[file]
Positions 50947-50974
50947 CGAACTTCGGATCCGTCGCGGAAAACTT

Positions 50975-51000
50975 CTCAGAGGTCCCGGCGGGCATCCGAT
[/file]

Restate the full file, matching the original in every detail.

Positions 50947-50974
50947 CGAACTTCGGATCCGTCGCGGAAAACTT

Positions 50975-51000
50975 CTCAGAGGTCCCGGCGGGCATCCGAT